Sage Grouse Decision Validates Landowner Conservation Efforts
September 22, 2015
The Western Landowners Alliance announces that today’s decision by the US Fish and Wildlife Service (USFWS) finding the greater sage grouse as not warranted for listing validates the power of proactive, collaborative conservation.
“The twenty-year long collaboration between landowners, agriculture, industry, conservation organizations, agencies and all levels of government to address the issues affecting the greater sage grouse has provided a template for future conservation successes,” said Lesli Allison, Executive Director of the Western Landowners Alliance.
“We commend and thank the many landowners who stepped up voluntarily to conserve sage grouse populations through habitat restoration, resource management and conservation easements. Their efforts and leadership have led in large part to today’s decision” she added.
The Western Landowners Alliance urges that in the wake of the USFWS’s announcement, it’s crucial that all stakeholders continue to implement the hard-earned plans developed through this collaborative process.
“Conservation is a process, not an event — the greater sage grouse conservation effort that has begun must be maintained into the future, for the sake of sage grouse and other wildlife as well as western landowners and rural communities,” Allison said.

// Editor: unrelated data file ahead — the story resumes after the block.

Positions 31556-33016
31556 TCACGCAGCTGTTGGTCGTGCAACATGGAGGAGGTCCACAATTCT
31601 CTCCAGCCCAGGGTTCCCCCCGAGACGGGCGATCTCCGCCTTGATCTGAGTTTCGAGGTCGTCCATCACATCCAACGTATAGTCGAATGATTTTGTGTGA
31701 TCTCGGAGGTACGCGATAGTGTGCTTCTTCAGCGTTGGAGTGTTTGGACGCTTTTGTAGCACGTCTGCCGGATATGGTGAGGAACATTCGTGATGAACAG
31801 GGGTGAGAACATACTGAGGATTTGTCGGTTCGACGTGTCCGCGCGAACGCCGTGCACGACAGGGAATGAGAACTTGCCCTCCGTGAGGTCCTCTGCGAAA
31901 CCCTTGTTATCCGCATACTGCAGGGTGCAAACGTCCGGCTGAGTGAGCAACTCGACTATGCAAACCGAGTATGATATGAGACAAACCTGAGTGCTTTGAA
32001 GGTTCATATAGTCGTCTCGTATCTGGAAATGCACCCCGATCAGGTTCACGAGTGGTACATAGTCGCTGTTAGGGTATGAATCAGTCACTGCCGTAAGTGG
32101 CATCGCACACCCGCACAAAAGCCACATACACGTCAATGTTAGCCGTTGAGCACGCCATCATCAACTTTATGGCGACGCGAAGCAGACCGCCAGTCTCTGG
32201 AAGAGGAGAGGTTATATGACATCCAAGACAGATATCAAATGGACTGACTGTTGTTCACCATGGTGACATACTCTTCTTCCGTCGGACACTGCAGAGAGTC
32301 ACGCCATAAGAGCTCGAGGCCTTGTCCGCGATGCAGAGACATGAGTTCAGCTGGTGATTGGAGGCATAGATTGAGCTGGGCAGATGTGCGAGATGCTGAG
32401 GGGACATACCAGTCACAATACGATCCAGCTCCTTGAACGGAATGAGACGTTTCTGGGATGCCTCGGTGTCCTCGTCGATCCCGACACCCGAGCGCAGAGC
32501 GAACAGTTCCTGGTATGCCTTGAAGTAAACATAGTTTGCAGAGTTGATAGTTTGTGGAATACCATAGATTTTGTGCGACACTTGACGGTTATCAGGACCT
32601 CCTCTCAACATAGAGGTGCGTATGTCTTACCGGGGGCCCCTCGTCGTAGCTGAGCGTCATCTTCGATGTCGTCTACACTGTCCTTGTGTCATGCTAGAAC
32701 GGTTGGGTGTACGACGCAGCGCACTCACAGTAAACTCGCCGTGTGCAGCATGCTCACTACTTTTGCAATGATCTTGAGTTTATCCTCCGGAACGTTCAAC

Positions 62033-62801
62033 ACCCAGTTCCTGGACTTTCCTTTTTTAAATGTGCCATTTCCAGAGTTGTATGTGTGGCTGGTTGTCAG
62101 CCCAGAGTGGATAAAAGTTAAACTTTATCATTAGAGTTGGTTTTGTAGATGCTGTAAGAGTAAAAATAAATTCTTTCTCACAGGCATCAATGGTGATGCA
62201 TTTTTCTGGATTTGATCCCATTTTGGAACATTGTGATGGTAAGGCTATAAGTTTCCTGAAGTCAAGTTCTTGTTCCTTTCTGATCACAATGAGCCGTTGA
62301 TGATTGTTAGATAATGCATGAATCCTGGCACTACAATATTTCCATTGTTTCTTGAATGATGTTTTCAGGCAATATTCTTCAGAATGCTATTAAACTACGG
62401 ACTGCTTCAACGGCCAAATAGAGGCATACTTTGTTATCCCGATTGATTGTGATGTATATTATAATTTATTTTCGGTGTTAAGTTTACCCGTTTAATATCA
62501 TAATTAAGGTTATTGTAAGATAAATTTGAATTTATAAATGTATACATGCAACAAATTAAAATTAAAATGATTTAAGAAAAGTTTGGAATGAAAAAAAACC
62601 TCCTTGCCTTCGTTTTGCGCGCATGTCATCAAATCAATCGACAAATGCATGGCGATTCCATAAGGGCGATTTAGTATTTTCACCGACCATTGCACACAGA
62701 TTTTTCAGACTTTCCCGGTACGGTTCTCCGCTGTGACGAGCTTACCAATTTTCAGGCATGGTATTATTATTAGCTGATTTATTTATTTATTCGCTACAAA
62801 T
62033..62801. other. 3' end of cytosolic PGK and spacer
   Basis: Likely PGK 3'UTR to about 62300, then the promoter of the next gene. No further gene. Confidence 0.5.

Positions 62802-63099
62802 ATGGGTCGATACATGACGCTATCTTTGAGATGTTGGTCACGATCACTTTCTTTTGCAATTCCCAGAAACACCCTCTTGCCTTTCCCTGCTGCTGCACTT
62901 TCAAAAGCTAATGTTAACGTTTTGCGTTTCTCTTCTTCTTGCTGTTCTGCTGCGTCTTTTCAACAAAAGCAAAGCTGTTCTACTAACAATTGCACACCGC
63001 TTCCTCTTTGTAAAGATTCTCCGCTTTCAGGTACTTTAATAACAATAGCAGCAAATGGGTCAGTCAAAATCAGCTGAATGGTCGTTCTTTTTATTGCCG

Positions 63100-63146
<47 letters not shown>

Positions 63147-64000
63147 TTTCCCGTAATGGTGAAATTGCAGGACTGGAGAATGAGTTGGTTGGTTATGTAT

The Western Landowners Alliance maintains that success in this effort will depend on fostering collaborative conservation efforts to support those who are making real progress on the ground. The Endangered Species Act was designed as a last resort to prevent the extinction of species. The members of the Western Landowners Alliance wish to see species not merely survive but to flourish. This requires healthy landscapes that can only result from long-term, voluntary stewardship.
The Sage Grouse Initiative has developed a model that works and is widely supported. To date, 1,129 ranchers have enrolled 4.4 million acres of land in conservation management for greater sage grouse. The Western Landowners Alliance asks Congress to continue support for this outstanding conservation effort. In addition, the Western Landowners Alliance recommends that Congress funds and directs the USFWS to develop and implement the necessary tools, plans and assurances landowners need to be part of the solution.
“By providing support to landowners working to conserve species and habitats today, we can avoid the need to list,” said Allison. “An ounce of prevention is still worth a pound of cure.”
As stewards of the Western landscape, the members of the Western Landowners Alliance believe it is our responsibility to ensure that both sage grouse and our rural communities survive and prosper.
Western Landowners Alliance (WLA) is a 501(c)(3) non-profit organization led by landowners and managers of working lands across Western North America who share a commitment to conservation-based stewardship of land and natural resources. WLA advances policies and practices that sustain working lands, connected landscapes and native species.
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